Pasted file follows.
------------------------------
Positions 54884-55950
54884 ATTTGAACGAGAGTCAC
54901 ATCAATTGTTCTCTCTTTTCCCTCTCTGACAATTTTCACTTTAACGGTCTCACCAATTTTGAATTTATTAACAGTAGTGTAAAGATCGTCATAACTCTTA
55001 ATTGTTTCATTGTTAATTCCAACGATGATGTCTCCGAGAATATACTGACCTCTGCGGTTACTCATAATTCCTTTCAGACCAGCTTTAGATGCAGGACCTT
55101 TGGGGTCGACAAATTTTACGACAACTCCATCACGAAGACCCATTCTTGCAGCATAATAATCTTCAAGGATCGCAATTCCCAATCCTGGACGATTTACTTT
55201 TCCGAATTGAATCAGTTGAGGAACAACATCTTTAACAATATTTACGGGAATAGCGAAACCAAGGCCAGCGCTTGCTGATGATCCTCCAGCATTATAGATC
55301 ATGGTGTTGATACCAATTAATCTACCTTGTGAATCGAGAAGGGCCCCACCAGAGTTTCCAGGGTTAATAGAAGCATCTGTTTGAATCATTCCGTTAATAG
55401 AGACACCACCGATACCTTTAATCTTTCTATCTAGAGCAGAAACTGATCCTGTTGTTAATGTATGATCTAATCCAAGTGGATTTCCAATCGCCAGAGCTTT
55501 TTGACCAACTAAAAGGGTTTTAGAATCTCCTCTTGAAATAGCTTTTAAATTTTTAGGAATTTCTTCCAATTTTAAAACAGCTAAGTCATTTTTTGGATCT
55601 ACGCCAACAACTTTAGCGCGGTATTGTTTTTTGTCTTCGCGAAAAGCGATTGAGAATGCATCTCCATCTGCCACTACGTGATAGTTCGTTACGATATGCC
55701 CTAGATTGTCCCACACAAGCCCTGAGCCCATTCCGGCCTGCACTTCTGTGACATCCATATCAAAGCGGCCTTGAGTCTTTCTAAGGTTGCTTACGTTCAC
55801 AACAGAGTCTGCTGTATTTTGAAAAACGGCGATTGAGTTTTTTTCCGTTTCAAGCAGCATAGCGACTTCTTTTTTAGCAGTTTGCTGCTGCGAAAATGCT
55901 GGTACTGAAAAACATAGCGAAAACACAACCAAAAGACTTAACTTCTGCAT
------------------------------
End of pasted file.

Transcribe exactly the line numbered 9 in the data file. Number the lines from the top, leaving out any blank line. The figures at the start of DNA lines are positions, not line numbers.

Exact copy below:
55501 TTGACCAACTAAAAGGGTTTTAGAATCTCCTCTTGAAATAGCTTTTAAATTTTTAGGAATTTCTTCCAATTTTAAAACAGCTAAGTCATTTTTTGGATCT